Robert Deutsch's advice pays off

Yet Wall Street seems unaware of booming Columbia consultant


May 09, 1999|By William Patalon III | William Patalon III,SUN STAFF

Help others and you'll help yourself is more than just a slogan at RWD Technologies Inc.

It's the business model and the mantra.

RWD develops technologies and training programs that help employees of its big-name customers do their jobs better -- which, in turn, helps performance and profitability.

But employees and managers say that simple statement doesn't capture the energy and innovation that are fueling RWD's growth.

The Columbia company has racked up average annual sales gains of 40 percent over the past five years. And it wants to add several hundred more employees this year to the 1,050 who work there now.

Recently, RWD was ranked 55th on Forbes magazine's list of the nation's "200 Best Small Companies."

Ford Motor Co. and DaimlerChrysler AG are its customers. Partners include SAP AG, the German software powerhouse; PricewaterhouseCoopers, the accounting and consulting firm, and Siebel Systems Inc., which makes software used by corporate sales forces and customer-service centers. "They have a very good management team and clearly defined markets," said William Loomis, a Legg Mason Wood Walker Inc. analyst who follows the company. "They have strong financial controls and a strong discipline to [boost] the bottom line. I'm very comfortable with the management team they have in place."

Although RWD may be one of Maryland's most-promising emerging companies, Wall Street has yet to reward it with a high stock price.

Analysts' grievances appear minor: a temporary rough patch for one of its divisions; concerns that potential customers are diverting money from needed new office and factory technology to solve Y2K problems; and ignorance about how much Internet technology RWD packs into its products.

Plus, the company has a short track record with Wall Street, having been public only since June 1997.

`Buy' ratings

Nonetheless, the four analysts who follow the company give its stock some form of "buy" rating.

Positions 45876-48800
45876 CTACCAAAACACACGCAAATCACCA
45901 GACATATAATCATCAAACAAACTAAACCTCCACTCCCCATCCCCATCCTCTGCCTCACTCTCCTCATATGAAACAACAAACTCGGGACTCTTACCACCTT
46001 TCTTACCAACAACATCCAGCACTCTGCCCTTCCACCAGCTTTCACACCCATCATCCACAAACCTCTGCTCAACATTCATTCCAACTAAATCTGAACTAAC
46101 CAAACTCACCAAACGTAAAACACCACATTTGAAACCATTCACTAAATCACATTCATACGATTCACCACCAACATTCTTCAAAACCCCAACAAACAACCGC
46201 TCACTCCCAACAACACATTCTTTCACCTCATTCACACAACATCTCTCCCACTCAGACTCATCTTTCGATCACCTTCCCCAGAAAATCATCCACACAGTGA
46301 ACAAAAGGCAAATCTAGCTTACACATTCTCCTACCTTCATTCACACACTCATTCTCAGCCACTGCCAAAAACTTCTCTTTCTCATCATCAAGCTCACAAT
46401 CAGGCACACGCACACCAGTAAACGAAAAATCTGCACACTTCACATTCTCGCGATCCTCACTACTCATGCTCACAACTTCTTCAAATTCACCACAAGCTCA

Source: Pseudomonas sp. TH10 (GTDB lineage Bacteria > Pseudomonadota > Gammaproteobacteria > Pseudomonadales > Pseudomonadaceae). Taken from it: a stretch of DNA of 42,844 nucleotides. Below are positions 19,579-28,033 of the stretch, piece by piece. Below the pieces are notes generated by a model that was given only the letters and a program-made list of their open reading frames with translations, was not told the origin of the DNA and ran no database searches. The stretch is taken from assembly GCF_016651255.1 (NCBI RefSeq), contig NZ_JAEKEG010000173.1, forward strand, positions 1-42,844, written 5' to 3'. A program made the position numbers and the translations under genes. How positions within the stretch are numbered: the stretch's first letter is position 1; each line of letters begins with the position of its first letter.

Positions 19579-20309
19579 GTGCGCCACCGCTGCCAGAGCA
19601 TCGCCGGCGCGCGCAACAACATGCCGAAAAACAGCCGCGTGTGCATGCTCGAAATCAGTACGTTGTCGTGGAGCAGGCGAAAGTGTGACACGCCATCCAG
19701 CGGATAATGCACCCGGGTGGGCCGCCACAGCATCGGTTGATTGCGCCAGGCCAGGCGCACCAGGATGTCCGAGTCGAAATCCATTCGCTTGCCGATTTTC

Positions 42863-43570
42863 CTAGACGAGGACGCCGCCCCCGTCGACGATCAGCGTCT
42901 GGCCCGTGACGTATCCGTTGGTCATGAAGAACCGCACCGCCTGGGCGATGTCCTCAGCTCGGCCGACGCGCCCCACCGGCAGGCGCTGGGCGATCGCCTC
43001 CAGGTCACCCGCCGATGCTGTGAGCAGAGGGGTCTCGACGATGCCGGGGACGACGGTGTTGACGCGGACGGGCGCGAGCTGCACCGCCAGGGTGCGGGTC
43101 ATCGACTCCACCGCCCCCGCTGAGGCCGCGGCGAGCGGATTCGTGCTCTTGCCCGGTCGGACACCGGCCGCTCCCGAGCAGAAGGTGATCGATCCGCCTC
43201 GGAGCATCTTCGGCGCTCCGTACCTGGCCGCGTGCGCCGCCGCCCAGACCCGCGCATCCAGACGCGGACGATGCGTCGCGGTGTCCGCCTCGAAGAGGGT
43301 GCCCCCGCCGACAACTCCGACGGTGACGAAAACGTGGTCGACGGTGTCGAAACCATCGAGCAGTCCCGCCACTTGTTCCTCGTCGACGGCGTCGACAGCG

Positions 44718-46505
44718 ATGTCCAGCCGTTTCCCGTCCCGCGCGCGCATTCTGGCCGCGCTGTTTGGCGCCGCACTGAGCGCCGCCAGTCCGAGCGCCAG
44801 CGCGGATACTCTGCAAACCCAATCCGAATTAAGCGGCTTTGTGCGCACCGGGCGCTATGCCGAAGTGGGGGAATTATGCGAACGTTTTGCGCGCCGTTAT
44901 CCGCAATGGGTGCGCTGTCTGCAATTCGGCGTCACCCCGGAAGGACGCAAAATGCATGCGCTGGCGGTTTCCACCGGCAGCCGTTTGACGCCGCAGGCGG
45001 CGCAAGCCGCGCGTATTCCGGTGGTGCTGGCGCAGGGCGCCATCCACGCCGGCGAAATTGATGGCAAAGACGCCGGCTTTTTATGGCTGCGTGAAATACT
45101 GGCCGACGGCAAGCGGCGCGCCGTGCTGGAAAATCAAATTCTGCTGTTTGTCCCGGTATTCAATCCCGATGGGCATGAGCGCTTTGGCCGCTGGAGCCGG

RWD executives are aware of the concerns, downplay none and are making sure that each gets addressed, said Ronald E. Holtz, the company's vice president and chief financial officer who works closest with investors.

But neither are they losing sight of the company's mission: Helping employees be more efficient, thereby boosting a client's bottom line.

About a third of the firm's business comes from the auto firms, but the client list also includes Boston Edison, Microsoft Corp., Northrop Grumman Corp., Disney & Co., Deere & Co. and Whirlpool Corp.

The RWD formula seems to be working: Sales have grown from $29 million in 1994 to $114.7 million last year. Net income has increased from $2.38 million to $13.1 million during the same period.

With emerging growth companies such as RWD, analysts obviously like to see profits. But growing sales may be even more important. The reason: Wall Street understands that new companies reinvest a lot of their income in pursuit of profits down the road.

RWD is making the most of these reinvestments: Its return on capital -- a measure of how effectively a company uses its money -- is an exceptional 20 percent.

Founder Robert W. Deutsch, a 75-year-old dynamo of ideas, has built two successful companies around what would seem to be a common-sense rule: If you want the best solution possible to a business problem, talk to the workers closest to the action.

Deutsch started RWD in 1988 after getting ousted from General Physics Corp., the Columbia nuclear and environmental engineering firm that he founded and ran for 22 years.

Another firm took a majority stake in General Physics and opted for change at the top.

Deutsch was 64 and not ready to retire. But he had grown tired of all the regulations facing the commercial nuclear power industry and didn't want to do any more government work.

Formed RWD

The private sector appeared fertile ground for high-technology solutions, so he sold his General Physics stock and formed RWD -- bringing some top managers from General Physics with him.

"It was the best thing that ever happened to me," Deutsch said.

The son of a New York City grocer whose family moved around a lot, Deutsch did well in math and science as a youth and wanted to study them in college. But tuition was a problem.

After graduating from high school in 1941, he enrolled in Queens College before enlisting in the Army. A short stint at the Massachusetts Institute of Technology as part of his Army training persuaded him that physics was his calling, though because of his credits he returned to MIT after the war to major in electrical engineering.

He went on to earn a doctorate in physics at the University at California at Berkeley, where he worked with such Nobel Laureates as Emilio G. Segre and Luis W. Alvarez.

Today, atop the bookcase behind his desk, are five framed photographs of Nobel physicists, including Segre and Alvarez, as well as E.O. Lawrence, Enrico Fermi and Albert Einstein.

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